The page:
James Garner’s best movie DARBY’S RANGERS?

Darby’s Rangers – Clip

Darby’s Rangers(1958)

Uploaded on Aug 21, 2011

Touching scene from “Darby’s Rangers” movie showing heroic figure of Colonel William Orlando Darby .
“Rangers lead the way!”

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Another good article on William Orlando Darby:

Darby’s Rangers

Brigadier General William O. Darby:  1st - 3rd - 4th Ranger Battalions Commander
 

 

 

 

 

 

 

 

1942 was a year of great anxiety and emotional wandering. The world was shapeless and in turmoil. Everyday life had been snatched away for millions of people who now found themselves searching for a way to face whatever would happen next. A generation became an army and countless uncertainties began to unite in a common cause.

William Orlando Darby (b. 9 February 1911) was a young career officer pondering what part he would play in the global struggle. After graduation from West Point in 1933, he had been assigned to the Field Artillery and through the years, became a seasoned soldier. There is ample evidence to suggest he was continually exploring ways to personalize and broaden his career. Doris Darby Watkins remembers her brother’s strong interest in flying. Darby expanded his resume’ by participating in amphibious landing exercises in the United States and Caribbean region.

Nine years of soldiering finally found absolute meaning for him in 1942 when he was given the task of organizing and heading the First Ranger Battalion. As volunteers interviewed with Major Darby and his officers, they left those meetings with a new found purpose as well. The Rangers would be populated with young men who wanted to feel vital. The waiting was over for them! Thus, history records the precious melding of unique and strong personalities who became Darby’s Rangers.

The First Ranger Battalion and its offspring, the Third and Fourth Battalions, experienced a rare partnership where both officers and enlisted men trained, fought and died together. “The Men of My Command” a poem by Major Alvah H. Miller (KIA Cisterna) is an eloquent example of that bond. Ranger officers Herman Dammer and Roy Murray were greatly admired by their men and should always be mentioned in any remembrance of Darby’s Rangers.

Darby’s father, Percy, “never met a stranger” and his friendly personality transferred to young William. Darby was encouraged to explore music and literature in a loving home provided by his mother, Nell. As Ranger leader, Darby validated his childhood rearing by treating his men with respect, showing great concern for their safety and grieving for those soldiers lost in battle. His sister, Doris, remembers her brother’s conversation regarding enemy soldiers as ordinary people with families, jobs, hopes and fears.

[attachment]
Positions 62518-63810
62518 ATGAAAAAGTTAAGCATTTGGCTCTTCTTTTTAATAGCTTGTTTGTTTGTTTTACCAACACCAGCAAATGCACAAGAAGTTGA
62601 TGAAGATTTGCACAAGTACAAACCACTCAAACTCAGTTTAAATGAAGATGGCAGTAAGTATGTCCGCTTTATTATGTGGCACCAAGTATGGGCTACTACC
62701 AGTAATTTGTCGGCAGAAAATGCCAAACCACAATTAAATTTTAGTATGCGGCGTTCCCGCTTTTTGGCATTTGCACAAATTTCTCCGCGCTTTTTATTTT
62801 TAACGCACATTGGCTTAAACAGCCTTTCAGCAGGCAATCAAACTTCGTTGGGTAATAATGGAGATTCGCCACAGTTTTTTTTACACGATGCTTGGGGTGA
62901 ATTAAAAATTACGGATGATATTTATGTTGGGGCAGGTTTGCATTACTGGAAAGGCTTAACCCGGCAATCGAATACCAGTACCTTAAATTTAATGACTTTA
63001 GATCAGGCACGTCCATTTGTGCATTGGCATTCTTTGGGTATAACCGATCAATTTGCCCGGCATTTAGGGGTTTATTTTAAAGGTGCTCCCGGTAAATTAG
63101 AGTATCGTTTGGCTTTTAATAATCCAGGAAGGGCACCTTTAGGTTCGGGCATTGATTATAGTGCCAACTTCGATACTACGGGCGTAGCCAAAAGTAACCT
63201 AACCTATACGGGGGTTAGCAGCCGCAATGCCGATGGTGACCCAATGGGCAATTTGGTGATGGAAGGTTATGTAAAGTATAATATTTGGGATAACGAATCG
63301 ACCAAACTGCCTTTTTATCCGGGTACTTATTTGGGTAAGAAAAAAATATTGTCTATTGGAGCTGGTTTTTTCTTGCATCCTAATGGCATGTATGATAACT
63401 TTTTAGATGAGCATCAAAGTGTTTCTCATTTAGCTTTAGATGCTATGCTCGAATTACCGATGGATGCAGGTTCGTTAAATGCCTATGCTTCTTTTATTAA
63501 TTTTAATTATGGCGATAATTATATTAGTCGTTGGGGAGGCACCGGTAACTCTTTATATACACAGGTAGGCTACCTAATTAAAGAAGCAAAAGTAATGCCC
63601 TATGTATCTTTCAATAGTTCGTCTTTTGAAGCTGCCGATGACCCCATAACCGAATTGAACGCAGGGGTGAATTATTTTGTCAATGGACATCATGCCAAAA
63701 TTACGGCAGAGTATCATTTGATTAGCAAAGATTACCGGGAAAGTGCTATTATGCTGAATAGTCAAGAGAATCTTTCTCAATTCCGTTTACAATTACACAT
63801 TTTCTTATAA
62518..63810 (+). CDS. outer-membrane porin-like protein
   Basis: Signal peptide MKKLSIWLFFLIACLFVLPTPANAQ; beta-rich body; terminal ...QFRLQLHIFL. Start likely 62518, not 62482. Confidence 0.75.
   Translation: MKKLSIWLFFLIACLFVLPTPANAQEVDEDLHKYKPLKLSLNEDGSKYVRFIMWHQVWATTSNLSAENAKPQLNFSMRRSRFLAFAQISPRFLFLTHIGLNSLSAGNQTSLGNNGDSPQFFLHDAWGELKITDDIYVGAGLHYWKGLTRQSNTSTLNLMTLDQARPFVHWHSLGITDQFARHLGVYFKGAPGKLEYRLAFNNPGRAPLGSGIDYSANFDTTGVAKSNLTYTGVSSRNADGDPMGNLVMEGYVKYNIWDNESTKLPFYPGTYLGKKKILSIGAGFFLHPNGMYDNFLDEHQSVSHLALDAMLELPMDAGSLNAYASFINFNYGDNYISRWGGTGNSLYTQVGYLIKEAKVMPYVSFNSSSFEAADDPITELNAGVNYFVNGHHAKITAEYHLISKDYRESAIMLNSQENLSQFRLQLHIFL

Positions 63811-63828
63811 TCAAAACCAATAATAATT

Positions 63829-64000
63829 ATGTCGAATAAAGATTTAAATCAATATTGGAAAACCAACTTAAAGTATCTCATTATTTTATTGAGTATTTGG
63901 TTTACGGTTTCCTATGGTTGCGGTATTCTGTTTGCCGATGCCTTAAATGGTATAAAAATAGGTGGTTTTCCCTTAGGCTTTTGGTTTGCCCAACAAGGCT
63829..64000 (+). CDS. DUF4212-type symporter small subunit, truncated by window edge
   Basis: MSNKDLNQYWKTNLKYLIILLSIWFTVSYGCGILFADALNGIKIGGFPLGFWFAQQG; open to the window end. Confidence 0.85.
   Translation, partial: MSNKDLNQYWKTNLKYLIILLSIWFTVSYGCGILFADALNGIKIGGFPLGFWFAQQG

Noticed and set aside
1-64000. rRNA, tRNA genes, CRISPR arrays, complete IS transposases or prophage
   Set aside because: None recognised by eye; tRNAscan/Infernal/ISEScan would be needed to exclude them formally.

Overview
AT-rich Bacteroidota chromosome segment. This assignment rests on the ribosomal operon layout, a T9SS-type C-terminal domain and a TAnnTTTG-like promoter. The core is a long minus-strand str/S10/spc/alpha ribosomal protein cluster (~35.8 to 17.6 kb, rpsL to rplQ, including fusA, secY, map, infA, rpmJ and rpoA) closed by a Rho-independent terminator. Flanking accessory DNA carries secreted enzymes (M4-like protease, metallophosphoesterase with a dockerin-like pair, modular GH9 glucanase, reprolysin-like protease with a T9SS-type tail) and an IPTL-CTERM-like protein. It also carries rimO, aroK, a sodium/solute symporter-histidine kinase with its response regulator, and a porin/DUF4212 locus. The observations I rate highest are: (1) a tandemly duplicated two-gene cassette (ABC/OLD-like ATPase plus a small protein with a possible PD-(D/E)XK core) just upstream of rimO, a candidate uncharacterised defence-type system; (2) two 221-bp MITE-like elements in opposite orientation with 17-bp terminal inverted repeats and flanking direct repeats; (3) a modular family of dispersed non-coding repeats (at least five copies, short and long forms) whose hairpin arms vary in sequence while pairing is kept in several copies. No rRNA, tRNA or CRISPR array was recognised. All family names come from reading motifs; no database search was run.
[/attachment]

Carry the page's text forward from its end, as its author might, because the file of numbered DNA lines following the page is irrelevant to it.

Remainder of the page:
His sensitivities and kind manner, however, were tempered by the essential, no-nonsense qualities of a true combat leader who stressed discipline and training; one who could both motivate and inspire and one who would maintain an emotional stability even in the most extreme circumstances.

Darby was known as a fighting officer and many times would unnecessarily expose himself in battle-a common practice by leaders for centuries. It can be argued his actions demonstrated a desire to instill confidence and courage in his men. His early training had begun in one of the last army horse mounted units and many of his instructors traced their military lineage to the prior century so this reasoning is entirely plausible.

Through his unique background, experience and Ranger success, Darby was able to “create” his commands throughout the war and, at Salerno, controlled thousands of soldiers in multiple units. Higher ranking officers reported to him in many major engagements. His rank was almost always below that which was command required, so it is always amazing to consider the three battalions of Darby’s Rangers. As is well known, they were provisional and could have been disbanded at any time-even Eisenhower refused to designate an HQ! Darby was a Lieutenant Colonel commanding a Regiment sized force. At Salerno, his command would normally require a Star Rank. In 1945, as a Colonel, Darby replaced a Brigadier General as Assistant Commander of the Tenth Mountain Division. Elements of the 504th and 509th Parachute Infantry Battalions, 83rd Chemical Mortor Battalion, 325th Glider Regiment and many other outstanding units proudly remember shared engagements with the Rangers under Darby’s command.